"I wanted to climb down slowly but my arms were not strong enough. It was very dark and scary, and I was crying. I don't know how long it took (to fall) but I know it was very, very fast." - Indonesian domestic worker Rindu (above) on her fall down the chute. It left her with a leg fracture and eight rings attached to her spine to hold it in place

Maid uses makeshift rope to flee employers’ 7th-storey flat

Indonesian domestic worker falls while trying to flee employers' flat via rubbish chute

At 28cm by 19cm, the rubbish chute opening is just half the size of a copy of The New Paper.

Not that its size deterred Rindu, an Indonesian domestic worker who is 1.57m tall and weighs 53kg.

The 28-year-old somehow managed to squeeze herself into the opening and, with a makeshift rope, tried to lower herself from her former employers' seventh-storey Housing Board flat.

But she lost her grip and ended up falling down the dark and dirty chute, injuring her spine and leg.

Now recuperating at a shelter in Batam, Rindu, who declined to give her full name, told TNP last Friday in English: "I just wanted to go away. I didn't think about the injuries. Maybe I'm crazy."

Recalling the days leading up to her escape attempt in November last year, she said her first month at work was fine and went smoothly.

She had come to Singapore in hopes of earning money to supplement her mother's irregular income, and it was her first job.


But Rindu soon became depressed after being allegedly mistreated by her employers. The Ministry of Manpower has disputed her claims. (See report below.) The employers have also reportedly engaged a lawyer for the case.

"I'm on a transfer (to another family), but I think I want to go away from this situation. I cannot wait like this. Because the situation at that time, I was really depressed..." she told TNP.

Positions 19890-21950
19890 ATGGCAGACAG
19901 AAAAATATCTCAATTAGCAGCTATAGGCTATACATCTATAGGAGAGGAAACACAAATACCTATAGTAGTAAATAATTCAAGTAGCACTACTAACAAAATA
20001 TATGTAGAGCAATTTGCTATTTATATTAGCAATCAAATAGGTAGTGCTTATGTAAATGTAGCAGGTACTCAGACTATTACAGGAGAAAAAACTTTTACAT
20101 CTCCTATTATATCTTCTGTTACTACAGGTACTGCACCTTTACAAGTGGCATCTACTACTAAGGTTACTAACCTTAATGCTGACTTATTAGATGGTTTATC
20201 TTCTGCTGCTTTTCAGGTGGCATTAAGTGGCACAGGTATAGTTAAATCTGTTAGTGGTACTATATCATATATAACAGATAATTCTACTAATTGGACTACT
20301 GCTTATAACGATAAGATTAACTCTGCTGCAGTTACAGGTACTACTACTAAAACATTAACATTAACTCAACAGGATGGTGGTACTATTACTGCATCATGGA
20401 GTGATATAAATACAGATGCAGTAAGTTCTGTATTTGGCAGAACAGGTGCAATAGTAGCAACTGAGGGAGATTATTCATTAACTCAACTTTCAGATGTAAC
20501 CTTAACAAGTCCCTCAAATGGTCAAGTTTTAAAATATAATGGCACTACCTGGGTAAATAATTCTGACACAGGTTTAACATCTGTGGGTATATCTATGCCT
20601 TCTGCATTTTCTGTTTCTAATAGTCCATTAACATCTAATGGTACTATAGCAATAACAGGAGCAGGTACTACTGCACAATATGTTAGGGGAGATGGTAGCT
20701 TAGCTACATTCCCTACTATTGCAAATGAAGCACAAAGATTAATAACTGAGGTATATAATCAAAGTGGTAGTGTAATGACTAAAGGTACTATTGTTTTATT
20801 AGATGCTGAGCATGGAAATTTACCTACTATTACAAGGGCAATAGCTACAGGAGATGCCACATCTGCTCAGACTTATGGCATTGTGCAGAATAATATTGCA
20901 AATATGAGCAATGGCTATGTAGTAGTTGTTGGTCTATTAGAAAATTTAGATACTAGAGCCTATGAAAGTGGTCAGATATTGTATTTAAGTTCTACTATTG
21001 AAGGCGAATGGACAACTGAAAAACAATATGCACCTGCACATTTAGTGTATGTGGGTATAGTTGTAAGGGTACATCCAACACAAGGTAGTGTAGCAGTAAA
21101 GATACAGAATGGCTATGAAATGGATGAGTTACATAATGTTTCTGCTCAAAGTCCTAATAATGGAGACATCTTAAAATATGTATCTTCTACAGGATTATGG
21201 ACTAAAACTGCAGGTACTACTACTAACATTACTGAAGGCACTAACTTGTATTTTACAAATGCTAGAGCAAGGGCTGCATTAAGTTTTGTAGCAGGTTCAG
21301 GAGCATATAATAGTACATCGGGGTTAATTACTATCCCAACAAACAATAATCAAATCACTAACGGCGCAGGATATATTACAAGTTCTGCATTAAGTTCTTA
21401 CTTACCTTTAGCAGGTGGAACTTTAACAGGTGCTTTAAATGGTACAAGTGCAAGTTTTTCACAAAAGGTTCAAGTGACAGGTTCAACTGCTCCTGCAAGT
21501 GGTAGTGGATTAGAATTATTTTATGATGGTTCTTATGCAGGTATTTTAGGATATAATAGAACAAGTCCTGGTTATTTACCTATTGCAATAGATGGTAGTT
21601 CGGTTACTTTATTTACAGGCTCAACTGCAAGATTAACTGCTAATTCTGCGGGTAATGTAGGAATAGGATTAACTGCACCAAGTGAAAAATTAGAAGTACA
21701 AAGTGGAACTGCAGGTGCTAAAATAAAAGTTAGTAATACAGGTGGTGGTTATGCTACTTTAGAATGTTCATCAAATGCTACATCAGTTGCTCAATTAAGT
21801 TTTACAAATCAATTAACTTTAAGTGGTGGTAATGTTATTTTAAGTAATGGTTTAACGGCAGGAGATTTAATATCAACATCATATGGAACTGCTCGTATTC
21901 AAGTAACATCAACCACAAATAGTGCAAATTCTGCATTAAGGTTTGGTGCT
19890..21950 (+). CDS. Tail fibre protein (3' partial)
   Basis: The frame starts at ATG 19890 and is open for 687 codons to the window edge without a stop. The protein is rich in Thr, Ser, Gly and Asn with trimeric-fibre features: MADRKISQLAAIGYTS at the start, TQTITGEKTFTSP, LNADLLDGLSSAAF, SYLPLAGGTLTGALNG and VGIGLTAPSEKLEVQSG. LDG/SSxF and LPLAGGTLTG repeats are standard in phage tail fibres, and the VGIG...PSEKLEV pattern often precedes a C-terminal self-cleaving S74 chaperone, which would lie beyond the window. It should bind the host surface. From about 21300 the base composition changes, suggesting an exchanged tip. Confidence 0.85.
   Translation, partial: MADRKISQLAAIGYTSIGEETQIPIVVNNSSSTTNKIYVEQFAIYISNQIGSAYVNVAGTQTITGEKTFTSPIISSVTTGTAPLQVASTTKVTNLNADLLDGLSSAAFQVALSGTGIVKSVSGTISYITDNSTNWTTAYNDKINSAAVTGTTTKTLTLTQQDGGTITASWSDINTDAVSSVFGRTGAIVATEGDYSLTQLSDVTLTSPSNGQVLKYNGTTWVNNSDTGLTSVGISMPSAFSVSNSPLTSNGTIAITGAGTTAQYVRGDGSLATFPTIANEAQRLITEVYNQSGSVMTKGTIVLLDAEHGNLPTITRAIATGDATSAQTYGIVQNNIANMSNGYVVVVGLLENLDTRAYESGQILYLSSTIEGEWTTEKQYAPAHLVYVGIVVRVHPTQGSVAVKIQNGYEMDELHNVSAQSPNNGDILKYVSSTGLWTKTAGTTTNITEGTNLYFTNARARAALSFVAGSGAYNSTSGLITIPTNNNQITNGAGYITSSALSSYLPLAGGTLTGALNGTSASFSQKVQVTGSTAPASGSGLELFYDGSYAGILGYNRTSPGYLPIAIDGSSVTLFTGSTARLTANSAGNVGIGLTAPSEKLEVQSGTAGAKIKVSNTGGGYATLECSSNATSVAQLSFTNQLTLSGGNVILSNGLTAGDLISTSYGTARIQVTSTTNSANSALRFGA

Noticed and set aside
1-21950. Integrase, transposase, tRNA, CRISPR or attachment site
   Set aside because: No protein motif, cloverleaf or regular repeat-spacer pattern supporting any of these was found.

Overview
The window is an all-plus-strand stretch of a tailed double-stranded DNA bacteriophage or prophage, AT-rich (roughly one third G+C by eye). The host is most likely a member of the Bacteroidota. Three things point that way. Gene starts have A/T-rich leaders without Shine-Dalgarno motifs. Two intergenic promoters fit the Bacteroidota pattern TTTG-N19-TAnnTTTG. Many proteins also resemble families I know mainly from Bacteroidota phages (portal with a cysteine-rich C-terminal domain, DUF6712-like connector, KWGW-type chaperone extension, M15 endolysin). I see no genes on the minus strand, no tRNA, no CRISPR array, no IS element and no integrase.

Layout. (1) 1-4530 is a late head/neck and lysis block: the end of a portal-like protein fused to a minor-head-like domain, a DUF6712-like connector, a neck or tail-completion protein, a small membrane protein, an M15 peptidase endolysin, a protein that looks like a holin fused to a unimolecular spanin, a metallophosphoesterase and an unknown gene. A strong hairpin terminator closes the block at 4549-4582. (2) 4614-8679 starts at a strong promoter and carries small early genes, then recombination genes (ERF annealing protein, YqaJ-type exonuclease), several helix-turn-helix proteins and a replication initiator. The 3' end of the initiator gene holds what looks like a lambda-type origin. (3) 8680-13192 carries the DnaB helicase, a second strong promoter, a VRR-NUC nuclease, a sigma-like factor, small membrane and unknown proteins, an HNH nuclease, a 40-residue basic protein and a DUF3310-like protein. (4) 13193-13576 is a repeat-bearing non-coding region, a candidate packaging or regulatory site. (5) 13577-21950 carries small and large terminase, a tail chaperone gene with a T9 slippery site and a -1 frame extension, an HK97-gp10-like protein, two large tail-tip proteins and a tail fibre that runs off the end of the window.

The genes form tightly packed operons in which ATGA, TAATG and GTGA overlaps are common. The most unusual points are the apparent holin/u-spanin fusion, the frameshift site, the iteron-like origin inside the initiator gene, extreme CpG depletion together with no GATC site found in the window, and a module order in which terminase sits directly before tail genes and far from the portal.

In three days, she hatched her escape plan. She would leave through the rubbish chute.

To her, that was the "safest" and only way. She said the door was electronically locked and she did not have the keys.

Neither the stench nor the danger of the act crossed her mind.

"The rubbish would be 'soft-soft', that was what I thought..." said the Indonesian.

Rindu also claimed she did not know who to seek help from, even though she attended the Settling-In Programme in September last year.

The programme teaches first-time foreign domestic workers the different avenues to seek help from, including the hotline number to call.

"I wanted to try calling the police but I didn't know the number," she said.

In the wee hours of Nov 21 - just over 2½ months into her job - she fashioned a rope by tying four bedsheets together.

One end was tied to the handle of the rubbish chute hopper, while the other end was looped around her waist.

She had intended to use the rope to hoist herself down seven storeys to safety.

But things did not go as planned and she ended up falling down the chute.

"I wanted to climb down slowly but my arms were not strong enough. It was very dark and scary, and I was crying," she said.

"I don't know how long it took (to fall) but I know it was very, very fast."

She landed in a heap of what felt like paper in the collection bin. It did nothing to cushion her fall, as she felt sharp stabs of pain in her waist and back.

Alone in the dark, all she could do was shout: "Help! Help!"

About 10 minutes later, she was discovered by a cleaner who works under foreman Islam Shafiqul, 35. It was about 6.15am by then.

The Bangladeshi national told TNP that a resident, believed to be Rindu's former employer, had requested for the collection point door to be opened as "something had dropped inside".

Mr Islam said: "My worker (the cleaner) thought the resident dropped a key because people drop these things. But when he pulled out the bin, he saw a hand shaking and a voice saying 'Help me'.

"He was very scared, so he called me over. I also cannot believe, how can a (person) be inside?".

By the time he rushed over, Rindu was about to be taken away by an ambulance.

Everything that happened after that was a blur, Rindu told TNP.

She only remembered waking up in the National University Hospital, where she went through three surgeries.

The fall left her with a leg fracture. She also has eight rings attached to her spine to hold it in place and has to wear a waist brace.

In mid-January, she left for Batam and is now recuperating in a shelter.

Her family in Indonesia does not know about her injuries.

"I just told them I'm in Batam and that I'm okay. My mum is 65 years old, I cannot make her worry like that," said the second of three sisters.

Rindu is fretting about not being able to send money home.

But when asked if she will come back to Singapore to work again, she hesitated.

Then, she quietly said: "No, I'm traumatised."